From Library Journal
Authors of both books are traditional wooden boat builders in Maine. Alvord describes well-made small wooden hunting and fishing craft that have a permanent place in Eastern boating. Focusing on historical preservation and identification of trends rather than on boatbuilding, he begins with a good chapter on "Boat Basics," which includes a concise glossary and a few good clear diagrams illustrating the terms. He surveys the Native American birch-bark canoe, Eastern fishing guideboats, Maine lobster boats, duck boats, and Chesapeake Bay watercraft. For most craft, there are a detailed line drawing and an interesting anecdote. This will not supplant Howard Chapelle's American Small Sailing Craft (1951), but it is enjoyable and has a nice recommended reading list. Stelmok and Thurlow are boatbuilders writing for boatbuilders. They offer some good history and a fine description of canoe building, but there is a great deal of technical talk. The first part is a third-person narrative describing how a modern-day canoe maker builds a traditional birch-bark canoe. It details a trip to the forest, selecting and gathering materials, and what tools to use. The rest of the book is a step-by-step guide by Stelmok to the repair and restoration of a turn-of-the-century wood and canvas canoe. We get a good idea of the rhythm of boatbuilding as it was in the early 1900s. This thorough, well-written book should be highly prized by canoe builders, but it is not for every library. John Kenny, San Francisco P.L.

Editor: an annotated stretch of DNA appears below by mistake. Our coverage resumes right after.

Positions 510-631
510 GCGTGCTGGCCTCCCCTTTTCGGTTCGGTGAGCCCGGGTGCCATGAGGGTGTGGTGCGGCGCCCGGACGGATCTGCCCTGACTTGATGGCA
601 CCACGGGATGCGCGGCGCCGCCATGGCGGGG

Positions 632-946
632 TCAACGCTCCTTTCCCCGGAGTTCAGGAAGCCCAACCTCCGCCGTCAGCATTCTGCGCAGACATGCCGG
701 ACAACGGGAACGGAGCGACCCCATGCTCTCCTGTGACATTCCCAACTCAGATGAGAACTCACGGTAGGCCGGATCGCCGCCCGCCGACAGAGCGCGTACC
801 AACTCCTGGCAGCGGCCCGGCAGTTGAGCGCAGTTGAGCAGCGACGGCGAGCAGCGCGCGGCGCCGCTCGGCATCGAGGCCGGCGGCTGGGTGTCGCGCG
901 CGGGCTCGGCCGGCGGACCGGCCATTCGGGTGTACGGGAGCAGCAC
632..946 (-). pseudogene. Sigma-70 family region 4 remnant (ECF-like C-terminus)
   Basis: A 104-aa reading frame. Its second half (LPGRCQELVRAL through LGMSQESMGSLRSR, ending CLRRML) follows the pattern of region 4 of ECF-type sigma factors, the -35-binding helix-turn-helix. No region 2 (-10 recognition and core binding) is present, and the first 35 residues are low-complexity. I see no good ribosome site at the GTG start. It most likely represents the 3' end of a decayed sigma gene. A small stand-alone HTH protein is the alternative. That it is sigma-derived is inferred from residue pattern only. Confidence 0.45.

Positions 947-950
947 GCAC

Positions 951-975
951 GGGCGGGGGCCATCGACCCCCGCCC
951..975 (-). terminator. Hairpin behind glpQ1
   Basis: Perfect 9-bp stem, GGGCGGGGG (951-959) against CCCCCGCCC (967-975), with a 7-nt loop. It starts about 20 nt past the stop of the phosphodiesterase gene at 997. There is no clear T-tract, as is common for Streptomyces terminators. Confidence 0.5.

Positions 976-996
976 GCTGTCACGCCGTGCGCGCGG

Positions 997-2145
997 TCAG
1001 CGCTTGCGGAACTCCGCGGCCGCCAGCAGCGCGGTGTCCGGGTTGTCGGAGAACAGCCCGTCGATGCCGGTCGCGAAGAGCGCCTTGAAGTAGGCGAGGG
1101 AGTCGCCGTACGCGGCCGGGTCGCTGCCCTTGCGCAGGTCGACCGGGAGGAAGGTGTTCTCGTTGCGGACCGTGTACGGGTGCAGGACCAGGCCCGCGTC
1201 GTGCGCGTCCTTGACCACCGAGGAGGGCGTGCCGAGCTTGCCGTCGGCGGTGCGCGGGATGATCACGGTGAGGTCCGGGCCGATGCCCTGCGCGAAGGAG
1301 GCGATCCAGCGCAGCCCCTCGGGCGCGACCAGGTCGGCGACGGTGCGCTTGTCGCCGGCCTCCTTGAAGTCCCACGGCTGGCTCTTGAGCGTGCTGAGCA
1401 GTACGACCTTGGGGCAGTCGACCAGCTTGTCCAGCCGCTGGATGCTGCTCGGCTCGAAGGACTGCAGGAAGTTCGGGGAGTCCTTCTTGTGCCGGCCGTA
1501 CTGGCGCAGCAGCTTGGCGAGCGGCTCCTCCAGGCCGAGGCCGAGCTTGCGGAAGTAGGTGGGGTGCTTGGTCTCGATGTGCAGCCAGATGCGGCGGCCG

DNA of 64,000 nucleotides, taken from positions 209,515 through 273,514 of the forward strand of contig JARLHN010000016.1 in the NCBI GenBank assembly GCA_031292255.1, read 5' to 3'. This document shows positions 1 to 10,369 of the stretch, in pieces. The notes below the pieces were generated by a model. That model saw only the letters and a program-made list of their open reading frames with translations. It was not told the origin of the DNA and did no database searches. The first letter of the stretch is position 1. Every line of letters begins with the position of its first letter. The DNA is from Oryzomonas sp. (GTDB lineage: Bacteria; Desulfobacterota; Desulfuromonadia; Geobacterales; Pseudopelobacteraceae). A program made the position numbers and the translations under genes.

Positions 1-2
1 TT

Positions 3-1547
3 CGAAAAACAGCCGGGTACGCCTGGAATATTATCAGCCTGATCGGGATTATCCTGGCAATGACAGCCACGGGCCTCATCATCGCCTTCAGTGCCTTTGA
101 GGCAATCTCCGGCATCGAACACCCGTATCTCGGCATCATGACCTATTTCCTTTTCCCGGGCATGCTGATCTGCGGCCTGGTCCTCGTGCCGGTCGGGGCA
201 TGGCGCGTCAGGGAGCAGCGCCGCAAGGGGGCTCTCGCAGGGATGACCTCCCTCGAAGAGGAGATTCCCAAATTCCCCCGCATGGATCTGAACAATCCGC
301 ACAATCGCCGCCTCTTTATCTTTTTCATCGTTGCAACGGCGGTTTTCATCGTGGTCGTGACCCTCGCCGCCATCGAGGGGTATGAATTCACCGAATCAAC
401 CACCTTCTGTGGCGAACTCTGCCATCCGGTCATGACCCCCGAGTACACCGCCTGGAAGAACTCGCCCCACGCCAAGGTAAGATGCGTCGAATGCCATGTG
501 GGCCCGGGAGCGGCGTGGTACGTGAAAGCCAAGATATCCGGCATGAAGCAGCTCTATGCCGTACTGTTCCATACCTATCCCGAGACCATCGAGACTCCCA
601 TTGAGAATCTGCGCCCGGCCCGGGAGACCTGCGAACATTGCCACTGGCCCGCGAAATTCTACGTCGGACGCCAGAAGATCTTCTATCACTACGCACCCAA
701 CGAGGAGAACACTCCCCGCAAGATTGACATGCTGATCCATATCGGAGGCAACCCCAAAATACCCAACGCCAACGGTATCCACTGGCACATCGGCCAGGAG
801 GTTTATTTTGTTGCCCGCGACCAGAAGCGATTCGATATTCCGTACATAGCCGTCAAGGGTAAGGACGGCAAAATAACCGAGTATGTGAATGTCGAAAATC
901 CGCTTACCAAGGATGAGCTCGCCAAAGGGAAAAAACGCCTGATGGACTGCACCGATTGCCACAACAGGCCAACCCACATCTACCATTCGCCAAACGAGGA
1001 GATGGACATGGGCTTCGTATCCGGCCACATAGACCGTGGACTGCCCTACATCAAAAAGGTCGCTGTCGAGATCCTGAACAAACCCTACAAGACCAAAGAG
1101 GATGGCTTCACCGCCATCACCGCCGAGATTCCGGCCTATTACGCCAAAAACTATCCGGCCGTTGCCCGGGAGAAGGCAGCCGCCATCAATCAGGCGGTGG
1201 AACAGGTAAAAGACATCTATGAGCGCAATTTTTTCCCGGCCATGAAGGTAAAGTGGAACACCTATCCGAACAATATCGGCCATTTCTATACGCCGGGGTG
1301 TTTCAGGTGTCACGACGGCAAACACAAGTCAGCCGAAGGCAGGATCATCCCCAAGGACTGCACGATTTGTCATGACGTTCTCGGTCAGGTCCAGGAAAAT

Copyright 1988 Reed Business Information, Inc.
About the Author
Jerry Stelmok is a Tilbury House Publishers author.